Morgenblatt für gebildete Leser No. 199, August 20, 1841

Bremen, July

I went on board a big frigate the deck of which was full of emigrants who stood watching the “yawl” being hauled up. A yawl here is any boat which has a keel and is therefore suitable for service at sea. The people were still cheerful; they had not yet trodden the last clod of their native soil. But I have seen how deeply it affects them when they really leave German soil forever, when the ship, with all its passengers on board, slowly moves from the quay into the roadstead and thence sails into the open sea. They are almost all true German faces, without falseness, with strong arms, and you need only be among them for a moment and see the cordiality with which they greet each other to realise that it is certainly not the worst elements who leave their Fatherland to settle in the land of dollars and virgin forests. The saying: stay at home and feed yourself honestly [Cf. Psalms 37:3] seems to be made for the Germans, but this is not so; people who want to feed themselves honestly go, very often at least, to America. And it is by no means always lack of food, much less greed, which drives these people into distant lands; it is the German peasant’s uncertain position between serfdom and independence, it is the inherited bondage and the rules and regulations of the patrimonial courts [91] which make his food taste sour and disturb his sleep until he decides to leave his Fatherland.

The people going over on this ship were Saxons. We went below to take a look at the inside of the ship. The saloon was most elegantly and comfortably appointed; a little square room, everything elegant, mahogany inlaid with gold, as in an aristocratic drawing-room. In front of the saloon were the berths for the passengers in small, nice little cabins; from an open door by the side we got a whiff of ham from the larder. We had to go on deck again to reach the steerage by another companion-way: “But it’s terrible down there”, [Schiller, Der Taucher] all my companions quoted when we got back. Down there lay the dregs who had not enough money to spend ninety talers on the cabin class fare, the people to whom nobody raises a hat, whose manners some here call common, others uneducated, a plebs which owns nothing, but which is the best any king can have in his realm and which alone upholds the German principle, particularly in America. It is the Germans in the cities who have taught the Americans their deplorable contempt for our nation. The German merchant makes it a point o honour to discard his Germanness and become a complete Yankee ape. This hybrid creature is happy if the German in him is no longer noticed, he speaks English even to his compatriots, and when he returns to Germany he acts the Yankee more than ever. English is often heard in the streets of Bremen, but it would be a great mistake to take every English speaker for a Britisher or a Yankee. The latter always speak German when they come to Germany in order to learn our difficult language; but these English speakers are invariably Germans who have been to America. It is the German peasant alone, perhaps also the craftsman in the coastal towns, who adheres with iron firmness to his national customs and language, who, separated from the Yankees by the virgin forests. the Allegheny mountains and the great rivers, is building a new, free Germany in the middle of the United States; in Kentucky, Ohio and in Western Pennsylvania only the towns are English, while everybody in the countryside speaks German. And in his new Fatherland the German has learnt new virtues without losing the old ones. The German corporative spirit has developed into one of political, free association; it presses the government daily to introduce German as the language of the courts in the German counties,’ it creates German newspapers one after another, which are all devoted to the calm, level-headed endeavour to develop existing elements of freedom, and, as the best proof of its strength, it has caused the “Native Americans"’ party to be founded which has spread through all the states and aims to hinder immigration and to make it difficult for the immigrant to acquire citizenship. [92]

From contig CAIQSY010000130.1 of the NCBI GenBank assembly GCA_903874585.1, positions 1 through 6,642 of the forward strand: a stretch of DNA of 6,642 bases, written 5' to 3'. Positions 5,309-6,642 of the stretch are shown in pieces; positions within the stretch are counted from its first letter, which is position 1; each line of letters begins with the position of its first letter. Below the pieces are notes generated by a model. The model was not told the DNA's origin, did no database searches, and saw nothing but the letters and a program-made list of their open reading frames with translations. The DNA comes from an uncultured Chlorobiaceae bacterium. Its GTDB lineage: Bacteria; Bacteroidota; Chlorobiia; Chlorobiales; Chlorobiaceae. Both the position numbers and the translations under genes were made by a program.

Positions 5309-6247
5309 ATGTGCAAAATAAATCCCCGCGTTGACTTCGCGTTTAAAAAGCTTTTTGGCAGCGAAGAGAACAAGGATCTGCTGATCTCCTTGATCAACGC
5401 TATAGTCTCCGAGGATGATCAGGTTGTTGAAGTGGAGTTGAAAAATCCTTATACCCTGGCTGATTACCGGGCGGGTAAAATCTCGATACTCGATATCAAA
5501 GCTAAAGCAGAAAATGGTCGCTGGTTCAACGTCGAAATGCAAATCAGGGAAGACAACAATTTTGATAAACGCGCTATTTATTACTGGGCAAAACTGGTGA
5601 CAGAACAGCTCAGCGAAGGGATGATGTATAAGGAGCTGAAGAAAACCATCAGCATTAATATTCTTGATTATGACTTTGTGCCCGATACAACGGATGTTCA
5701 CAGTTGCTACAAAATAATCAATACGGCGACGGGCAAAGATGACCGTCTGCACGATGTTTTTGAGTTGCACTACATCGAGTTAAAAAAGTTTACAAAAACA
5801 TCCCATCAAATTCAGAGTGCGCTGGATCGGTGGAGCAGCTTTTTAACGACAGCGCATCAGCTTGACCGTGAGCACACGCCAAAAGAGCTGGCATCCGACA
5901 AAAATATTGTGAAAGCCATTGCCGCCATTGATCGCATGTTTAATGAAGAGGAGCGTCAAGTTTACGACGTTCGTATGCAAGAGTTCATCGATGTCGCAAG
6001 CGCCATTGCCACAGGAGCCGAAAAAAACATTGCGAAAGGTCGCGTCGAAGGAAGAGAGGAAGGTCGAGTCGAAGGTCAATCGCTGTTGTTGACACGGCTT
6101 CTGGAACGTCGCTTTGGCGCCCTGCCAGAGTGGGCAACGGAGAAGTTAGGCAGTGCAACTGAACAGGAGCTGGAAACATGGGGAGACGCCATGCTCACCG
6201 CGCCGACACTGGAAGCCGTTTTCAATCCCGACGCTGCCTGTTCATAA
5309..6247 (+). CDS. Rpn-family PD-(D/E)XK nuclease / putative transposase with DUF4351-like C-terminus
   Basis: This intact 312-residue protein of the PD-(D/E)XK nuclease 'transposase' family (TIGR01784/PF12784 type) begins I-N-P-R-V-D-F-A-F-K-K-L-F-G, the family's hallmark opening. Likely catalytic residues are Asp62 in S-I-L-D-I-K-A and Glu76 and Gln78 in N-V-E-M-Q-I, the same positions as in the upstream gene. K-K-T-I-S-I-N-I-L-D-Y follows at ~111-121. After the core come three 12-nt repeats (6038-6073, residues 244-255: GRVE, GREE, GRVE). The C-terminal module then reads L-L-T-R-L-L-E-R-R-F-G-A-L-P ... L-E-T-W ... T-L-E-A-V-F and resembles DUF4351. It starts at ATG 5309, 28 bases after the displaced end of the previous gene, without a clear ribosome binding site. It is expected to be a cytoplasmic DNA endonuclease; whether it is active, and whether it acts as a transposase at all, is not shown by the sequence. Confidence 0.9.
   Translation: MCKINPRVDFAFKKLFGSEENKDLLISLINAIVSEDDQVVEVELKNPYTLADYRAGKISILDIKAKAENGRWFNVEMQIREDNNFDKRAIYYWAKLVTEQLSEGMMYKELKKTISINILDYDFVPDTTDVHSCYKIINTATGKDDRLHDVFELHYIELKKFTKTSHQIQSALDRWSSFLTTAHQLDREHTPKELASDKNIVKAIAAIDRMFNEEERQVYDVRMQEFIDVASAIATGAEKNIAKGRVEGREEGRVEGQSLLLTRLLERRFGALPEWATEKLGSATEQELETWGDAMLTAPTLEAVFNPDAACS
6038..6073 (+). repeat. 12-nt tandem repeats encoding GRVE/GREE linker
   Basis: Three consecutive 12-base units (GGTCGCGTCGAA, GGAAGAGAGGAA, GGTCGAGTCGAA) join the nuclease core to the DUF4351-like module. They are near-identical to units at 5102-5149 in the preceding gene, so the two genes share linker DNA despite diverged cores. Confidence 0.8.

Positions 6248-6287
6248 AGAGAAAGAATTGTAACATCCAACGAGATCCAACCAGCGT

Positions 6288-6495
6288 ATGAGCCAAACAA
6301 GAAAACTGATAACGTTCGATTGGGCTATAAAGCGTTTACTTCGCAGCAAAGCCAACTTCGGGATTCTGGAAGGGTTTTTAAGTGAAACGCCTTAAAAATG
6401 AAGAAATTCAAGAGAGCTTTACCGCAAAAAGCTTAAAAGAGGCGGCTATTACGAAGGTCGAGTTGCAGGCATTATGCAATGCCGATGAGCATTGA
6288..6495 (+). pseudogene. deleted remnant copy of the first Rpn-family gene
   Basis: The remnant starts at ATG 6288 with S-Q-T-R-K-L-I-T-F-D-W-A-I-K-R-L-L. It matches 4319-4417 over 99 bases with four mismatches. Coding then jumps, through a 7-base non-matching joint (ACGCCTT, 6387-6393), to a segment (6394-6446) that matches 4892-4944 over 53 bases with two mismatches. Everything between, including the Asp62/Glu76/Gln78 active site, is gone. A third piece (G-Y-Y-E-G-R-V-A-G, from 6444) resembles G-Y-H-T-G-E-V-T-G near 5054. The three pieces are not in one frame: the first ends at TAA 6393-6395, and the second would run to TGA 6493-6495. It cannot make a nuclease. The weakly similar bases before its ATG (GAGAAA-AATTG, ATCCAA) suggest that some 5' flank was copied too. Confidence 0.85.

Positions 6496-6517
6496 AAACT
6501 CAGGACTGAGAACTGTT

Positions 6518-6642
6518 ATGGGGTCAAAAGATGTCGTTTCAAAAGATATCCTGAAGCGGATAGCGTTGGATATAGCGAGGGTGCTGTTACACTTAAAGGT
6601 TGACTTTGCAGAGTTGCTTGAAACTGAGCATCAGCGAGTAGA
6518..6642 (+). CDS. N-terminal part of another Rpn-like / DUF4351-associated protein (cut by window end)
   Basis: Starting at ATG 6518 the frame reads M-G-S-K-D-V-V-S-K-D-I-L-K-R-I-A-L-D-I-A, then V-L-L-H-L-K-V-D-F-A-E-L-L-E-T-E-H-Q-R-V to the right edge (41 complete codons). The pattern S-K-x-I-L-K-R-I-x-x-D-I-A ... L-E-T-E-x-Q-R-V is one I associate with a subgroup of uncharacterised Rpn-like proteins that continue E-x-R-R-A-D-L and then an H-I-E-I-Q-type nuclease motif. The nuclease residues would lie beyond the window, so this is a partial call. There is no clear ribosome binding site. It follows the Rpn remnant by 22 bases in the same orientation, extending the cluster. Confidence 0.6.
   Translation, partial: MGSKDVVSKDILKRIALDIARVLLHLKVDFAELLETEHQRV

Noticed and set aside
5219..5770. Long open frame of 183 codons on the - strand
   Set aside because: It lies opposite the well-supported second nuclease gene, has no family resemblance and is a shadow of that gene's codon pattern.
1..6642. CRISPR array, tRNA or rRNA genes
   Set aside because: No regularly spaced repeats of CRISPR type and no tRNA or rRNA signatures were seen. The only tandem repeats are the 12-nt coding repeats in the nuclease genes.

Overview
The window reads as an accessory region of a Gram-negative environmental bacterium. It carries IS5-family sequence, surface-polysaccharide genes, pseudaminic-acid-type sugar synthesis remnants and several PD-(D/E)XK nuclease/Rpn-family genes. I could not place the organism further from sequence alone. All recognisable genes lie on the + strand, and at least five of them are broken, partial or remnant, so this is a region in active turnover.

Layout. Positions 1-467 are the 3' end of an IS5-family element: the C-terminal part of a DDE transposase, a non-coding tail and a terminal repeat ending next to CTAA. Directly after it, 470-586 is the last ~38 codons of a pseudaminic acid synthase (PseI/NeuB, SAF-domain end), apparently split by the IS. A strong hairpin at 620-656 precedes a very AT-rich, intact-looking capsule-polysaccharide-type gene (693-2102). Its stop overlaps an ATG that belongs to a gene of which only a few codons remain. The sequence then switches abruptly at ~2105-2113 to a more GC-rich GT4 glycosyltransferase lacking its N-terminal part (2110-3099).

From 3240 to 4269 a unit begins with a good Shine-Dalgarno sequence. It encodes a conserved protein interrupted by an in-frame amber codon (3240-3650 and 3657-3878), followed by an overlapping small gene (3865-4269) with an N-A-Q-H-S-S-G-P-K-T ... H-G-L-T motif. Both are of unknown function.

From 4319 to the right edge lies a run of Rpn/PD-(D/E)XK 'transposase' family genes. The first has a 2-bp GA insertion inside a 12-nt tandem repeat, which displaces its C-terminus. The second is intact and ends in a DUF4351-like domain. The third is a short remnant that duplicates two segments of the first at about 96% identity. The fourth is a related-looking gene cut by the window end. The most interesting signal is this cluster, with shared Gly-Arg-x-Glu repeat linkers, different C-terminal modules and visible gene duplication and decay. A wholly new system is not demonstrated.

“But it’s terrible down there.” All round the steerage runs a row of berths, several close together and even one above the other. An oppressive air reigns here, where men, women and children are packed next to one another like paving stones in the street, the sick next to the healthy, all together. Every moment one stumbles over a heap of clothes, household goods, etc; here little children are crying, there a head is raised from a berth. It is a sad sight; and what must it be like when a prolonged storm throws everything into confusion and drives the waves across the deck, so that the hatch, which alone admits fresh air, cannot be opened! And yet, the arrangements on the Bremen ships are the most humane. Everybody knows what it is like for the majority who travel via Le Havre. Afterwards we visited another, an American, ship; they were cooking, and when a German woman standing nearby saw the bad food and even worse preparation she said weeping bitterly that if she had known this before she would rather have stayed at home.